The naira depreciated the most in seven weeks on higher demand for dollars from foreign exchange bureaus and importers.
The currency of Africa’s largest oil producer declined 0.8 percent to 160.95 per dollar as of 1:37 p.m. in Lagos, the commercial capital, its biggest decline on a closing basis since June 7, according to data compiled by Bloomberg.
“There is accumulated demand by exchange bureaus, which are channelled at interbank market, besides demand from other importers, both factors are weakening the naira,” Abubakar Muhammed, chief executive of Lagos-based Forward Marketing Bureau de Change Ltd., said by phone today. Fuel imports have been a source of pressure on the naira, according to the Central Bank of Nigeria.
The central bank said on July 9 it cut the amount of weekly dollar sales to each bureau de change to $50,000 from $75,000 previously. The Abuja-based bank said July 24 it reduced the amount of foreign exchange banks can hold as a percentage of their shareholders’ funds to 1 percent from 3 percent and kept its interest rate unchanged at 12 percent. The amount of cash as a percentage of deposits that commercial banks must hold with the central bank was increased to 12 percent from 8 percent, Governor Lamido Sanusi said.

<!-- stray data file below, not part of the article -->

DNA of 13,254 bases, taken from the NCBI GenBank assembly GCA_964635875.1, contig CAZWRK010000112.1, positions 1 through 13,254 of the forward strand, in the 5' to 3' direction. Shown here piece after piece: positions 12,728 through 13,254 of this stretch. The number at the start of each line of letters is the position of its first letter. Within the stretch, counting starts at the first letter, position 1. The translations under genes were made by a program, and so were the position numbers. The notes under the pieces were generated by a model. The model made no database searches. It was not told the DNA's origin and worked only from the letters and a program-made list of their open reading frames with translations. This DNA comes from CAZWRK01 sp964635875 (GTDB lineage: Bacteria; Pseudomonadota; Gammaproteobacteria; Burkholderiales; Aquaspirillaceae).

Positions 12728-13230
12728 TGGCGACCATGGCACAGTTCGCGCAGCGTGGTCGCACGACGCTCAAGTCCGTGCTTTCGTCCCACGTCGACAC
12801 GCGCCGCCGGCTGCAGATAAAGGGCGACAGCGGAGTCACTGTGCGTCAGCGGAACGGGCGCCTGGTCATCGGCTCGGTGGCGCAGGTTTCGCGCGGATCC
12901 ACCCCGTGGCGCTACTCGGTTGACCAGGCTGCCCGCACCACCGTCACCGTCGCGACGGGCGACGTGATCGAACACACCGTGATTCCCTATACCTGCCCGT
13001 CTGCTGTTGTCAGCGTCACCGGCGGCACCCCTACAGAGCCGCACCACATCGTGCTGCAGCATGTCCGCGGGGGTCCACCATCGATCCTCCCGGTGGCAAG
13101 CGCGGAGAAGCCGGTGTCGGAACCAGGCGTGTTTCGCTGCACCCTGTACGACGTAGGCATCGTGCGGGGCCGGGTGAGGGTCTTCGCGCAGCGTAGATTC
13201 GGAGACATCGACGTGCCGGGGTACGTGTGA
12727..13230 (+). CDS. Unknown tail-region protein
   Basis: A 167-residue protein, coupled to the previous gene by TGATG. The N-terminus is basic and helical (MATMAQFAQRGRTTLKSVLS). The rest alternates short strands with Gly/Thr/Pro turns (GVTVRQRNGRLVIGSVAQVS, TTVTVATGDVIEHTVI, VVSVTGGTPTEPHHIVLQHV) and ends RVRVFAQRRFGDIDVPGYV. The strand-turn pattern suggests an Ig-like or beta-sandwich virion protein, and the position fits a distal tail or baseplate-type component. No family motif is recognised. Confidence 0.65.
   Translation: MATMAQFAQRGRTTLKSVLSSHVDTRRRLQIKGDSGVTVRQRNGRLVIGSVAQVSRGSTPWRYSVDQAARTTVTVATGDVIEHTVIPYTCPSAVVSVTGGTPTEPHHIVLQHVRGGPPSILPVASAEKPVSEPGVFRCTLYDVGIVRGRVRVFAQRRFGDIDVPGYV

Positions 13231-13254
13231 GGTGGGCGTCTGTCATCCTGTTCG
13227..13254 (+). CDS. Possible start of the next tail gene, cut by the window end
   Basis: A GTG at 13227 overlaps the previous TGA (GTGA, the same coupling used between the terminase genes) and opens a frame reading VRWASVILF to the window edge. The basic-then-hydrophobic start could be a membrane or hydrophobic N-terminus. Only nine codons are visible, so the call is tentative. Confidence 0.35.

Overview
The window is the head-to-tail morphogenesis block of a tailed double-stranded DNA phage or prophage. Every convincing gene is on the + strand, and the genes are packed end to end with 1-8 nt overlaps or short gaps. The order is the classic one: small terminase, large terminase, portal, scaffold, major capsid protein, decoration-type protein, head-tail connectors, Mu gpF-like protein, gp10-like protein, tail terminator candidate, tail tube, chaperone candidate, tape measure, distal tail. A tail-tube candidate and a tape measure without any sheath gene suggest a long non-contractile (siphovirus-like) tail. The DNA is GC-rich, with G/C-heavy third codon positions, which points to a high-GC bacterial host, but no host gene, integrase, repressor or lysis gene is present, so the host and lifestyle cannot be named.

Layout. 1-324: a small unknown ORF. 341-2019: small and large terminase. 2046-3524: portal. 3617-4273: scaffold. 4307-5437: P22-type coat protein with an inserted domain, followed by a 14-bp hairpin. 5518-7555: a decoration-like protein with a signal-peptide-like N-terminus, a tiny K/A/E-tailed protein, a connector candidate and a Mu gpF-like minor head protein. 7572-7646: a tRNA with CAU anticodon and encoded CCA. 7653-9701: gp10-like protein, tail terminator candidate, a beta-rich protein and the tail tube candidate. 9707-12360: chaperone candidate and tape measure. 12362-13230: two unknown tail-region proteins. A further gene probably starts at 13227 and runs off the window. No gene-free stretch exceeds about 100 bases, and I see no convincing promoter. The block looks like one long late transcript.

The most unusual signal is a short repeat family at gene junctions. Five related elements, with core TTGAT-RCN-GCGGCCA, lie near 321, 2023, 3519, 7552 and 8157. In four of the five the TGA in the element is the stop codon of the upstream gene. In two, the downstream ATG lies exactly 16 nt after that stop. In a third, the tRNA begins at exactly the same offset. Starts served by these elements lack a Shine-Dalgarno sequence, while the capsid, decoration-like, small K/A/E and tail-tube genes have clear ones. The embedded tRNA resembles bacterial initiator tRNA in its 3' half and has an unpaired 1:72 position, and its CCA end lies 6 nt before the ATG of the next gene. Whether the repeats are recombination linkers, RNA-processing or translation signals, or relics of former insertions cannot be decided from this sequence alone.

Inflation accelerated to 12.9 percent in June, from 12.7 percent in May, the Abuja-based National Bureau of Statistics said July 18. The country’s foreign-currency reserves have fallen by $1.3 billion since the end of May to $36.4 billion, according to July 24 data compiled by the central bank.
The yield on Nigeria’s seven-year domestic bonds due June 2019 rose 36 basis points to 16.49 percent, according to July 25 data on the Financial Markets Dealers Association website. Yields on the nation’s $500 million of Eurobonds due 2021 declined by eight basis points to 5.397 percent today.
Ghana’s cedi depreciated 0.1 percent to 1.9575 per dollar in Accra, the capital, the lowest since at least 1993.
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